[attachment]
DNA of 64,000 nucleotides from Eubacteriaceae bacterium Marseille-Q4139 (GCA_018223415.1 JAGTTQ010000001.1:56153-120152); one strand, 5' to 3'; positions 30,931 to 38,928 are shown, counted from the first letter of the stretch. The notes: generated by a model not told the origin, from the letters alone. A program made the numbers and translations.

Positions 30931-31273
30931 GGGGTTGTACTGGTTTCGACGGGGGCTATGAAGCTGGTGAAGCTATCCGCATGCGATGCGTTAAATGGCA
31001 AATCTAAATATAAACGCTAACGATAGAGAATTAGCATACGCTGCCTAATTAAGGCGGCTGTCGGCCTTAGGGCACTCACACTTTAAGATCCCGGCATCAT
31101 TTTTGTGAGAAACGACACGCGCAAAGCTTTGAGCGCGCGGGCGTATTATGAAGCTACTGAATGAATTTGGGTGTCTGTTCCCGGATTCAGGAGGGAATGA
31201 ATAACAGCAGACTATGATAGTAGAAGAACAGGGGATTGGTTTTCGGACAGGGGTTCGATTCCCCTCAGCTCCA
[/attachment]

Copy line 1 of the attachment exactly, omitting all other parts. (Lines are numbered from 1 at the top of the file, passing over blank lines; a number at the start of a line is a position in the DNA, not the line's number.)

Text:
DNA of 64,000 nucleotides from Eubacteriaceae bacterium Marseille-Q4139 (GCA_018223415.1 JAGTTQ010000001.1:56153-120152); one strand, 5' to 3'; positions 30,931 to 38,928 are shown, counted from the first letter of the stretch. The notes: generated by a model not told the origin, from the letters alone. A program made the numbers and translations.